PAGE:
Could you pass a Dutch bicycling exam?

In the Netherlands, all children in their last year of primary school must take two tests to earn a bike diploma. First, they sit for a multiple-choice exam on the rules of the road. Then, they head to the streets for a real-world biking test on a course that winds through traffic. The bike diploma is one of the reasons about half of all people in the Netherlands ride a bicycle at least once per day.

Try it out: Could you pass a Dutch cycling exam?

  • You approach a wide bike box at a red traffic light, where a number of other cyclists are already waiting. Are you allowed to wait on your bike in the part of the box directly in front of cars?

  • If you want to turn left on a bike, how do you do it safely?

  • This sign means: End residential street. A cyclist rides past the sign. He must now yield the right-of-way to:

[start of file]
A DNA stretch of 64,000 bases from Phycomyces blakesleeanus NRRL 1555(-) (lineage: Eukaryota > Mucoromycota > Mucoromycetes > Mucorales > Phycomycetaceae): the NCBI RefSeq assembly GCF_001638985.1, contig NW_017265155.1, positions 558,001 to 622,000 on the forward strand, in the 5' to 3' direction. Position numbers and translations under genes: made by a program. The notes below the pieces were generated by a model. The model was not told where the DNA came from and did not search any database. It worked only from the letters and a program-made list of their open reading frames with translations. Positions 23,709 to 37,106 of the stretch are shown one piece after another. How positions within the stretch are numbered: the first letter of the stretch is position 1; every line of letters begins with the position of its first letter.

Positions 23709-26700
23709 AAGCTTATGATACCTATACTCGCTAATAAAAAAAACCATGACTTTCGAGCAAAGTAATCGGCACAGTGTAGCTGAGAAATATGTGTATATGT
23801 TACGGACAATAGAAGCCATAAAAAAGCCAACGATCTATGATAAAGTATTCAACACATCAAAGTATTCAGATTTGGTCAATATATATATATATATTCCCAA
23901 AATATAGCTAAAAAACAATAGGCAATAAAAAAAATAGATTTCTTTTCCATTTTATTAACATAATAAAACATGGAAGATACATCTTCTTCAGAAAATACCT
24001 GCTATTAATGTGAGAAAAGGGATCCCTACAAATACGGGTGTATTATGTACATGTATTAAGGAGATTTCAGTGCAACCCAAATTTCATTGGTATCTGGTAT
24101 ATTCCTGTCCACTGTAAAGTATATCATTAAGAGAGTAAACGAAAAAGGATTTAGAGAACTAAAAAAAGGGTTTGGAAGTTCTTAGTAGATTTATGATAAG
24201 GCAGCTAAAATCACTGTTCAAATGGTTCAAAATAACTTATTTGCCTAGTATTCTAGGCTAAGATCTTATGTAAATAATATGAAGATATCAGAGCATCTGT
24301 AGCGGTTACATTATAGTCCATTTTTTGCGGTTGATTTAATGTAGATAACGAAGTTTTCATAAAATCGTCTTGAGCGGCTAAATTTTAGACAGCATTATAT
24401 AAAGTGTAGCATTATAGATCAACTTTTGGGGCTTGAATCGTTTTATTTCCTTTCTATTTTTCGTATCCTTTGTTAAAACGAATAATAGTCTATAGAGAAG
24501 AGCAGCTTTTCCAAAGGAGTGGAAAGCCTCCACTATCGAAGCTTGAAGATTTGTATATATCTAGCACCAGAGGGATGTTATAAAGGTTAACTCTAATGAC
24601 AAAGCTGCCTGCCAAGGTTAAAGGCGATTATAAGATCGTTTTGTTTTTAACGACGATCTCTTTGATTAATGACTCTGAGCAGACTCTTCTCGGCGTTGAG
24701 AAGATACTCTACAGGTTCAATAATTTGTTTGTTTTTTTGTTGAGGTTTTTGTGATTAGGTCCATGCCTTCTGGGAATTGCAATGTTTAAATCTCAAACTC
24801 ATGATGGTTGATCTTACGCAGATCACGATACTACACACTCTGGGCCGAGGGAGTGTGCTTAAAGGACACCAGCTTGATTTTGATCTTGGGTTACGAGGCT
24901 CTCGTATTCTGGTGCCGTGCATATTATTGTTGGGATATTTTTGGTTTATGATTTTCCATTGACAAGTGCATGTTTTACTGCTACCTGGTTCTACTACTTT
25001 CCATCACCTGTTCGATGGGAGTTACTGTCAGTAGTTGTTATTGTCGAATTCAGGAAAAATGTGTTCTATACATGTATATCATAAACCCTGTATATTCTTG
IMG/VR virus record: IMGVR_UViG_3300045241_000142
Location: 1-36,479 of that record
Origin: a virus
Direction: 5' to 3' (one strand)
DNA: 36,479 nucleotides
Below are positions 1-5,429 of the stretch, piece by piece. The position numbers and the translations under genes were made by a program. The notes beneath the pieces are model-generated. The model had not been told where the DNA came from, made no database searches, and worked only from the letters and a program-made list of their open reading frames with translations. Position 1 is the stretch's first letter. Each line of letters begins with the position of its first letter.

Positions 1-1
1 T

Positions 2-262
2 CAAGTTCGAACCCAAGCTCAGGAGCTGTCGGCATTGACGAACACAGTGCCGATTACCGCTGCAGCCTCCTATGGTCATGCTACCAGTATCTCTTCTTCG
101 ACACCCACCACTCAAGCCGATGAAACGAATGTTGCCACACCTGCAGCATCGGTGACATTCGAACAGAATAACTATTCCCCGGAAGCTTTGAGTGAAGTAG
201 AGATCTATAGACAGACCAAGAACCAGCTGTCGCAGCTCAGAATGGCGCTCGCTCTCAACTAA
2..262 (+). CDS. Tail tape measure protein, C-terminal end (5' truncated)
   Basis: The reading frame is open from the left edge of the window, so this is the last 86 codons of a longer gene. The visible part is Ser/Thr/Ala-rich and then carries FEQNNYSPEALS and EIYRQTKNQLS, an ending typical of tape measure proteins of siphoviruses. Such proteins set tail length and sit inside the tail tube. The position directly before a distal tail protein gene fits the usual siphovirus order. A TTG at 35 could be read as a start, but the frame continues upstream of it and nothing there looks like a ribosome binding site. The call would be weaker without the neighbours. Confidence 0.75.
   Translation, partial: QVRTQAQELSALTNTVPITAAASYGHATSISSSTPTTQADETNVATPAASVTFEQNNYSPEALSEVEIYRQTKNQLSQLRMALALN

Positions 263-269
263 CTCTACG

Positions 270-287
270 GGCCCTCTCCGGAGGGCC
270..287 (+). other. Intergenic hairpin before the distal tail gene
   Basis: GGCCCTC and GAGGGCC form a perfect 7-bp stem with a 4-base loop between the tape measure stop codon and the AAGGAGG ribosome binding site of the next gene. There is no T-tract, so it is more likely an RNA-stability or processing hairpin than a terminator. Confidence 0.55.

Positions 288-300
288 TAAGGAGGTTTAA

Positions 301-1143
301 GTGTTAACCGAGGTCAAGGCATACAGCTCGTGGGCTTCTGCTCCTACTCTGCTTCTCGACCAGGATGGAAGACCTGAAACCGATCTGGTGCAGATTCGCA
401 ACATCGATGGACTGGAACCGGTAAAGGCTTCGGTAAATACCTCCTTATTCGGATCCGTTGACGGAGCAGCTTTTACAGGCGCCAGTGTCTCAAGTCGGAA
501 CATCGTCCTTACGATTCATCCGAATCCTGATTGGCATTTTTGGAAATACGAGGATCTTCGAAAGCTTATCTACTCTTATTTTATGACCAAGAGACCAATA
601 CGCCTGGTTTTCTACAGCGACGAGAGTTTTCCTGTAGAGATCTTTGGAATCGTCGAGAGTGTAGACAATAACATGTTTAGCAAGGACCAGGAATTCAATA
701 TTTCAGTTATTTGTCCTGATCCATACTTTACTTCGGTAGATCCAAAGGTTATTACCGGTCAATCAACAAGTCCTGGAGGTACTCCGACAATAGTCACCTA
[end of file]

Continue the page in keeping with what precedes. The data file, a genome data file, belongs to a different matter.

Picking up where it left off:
• A bus pulls over at a designated bus stop. In which situation is it prohibited for a cyclist to pass the bus on the left?

  • This truck intends to turn right at the intersection. The moped rider intends to travel straight through the intersection. Who must yield the right of way?

  • A car is pulling into traffic from a parallel parking spot on the right side of the road. A cyclist approaches from behind in a bike lane. Who must yield the right of way?

  • This sign means “Bike street: The car is the guest.” How must cars and bicycles behave on this kind of street?

  • Which of the following are necessary when riding a bike in the rain?

  • If you want to ride your bicycle in the snow, what must you do?

Martine Powers/Globe staff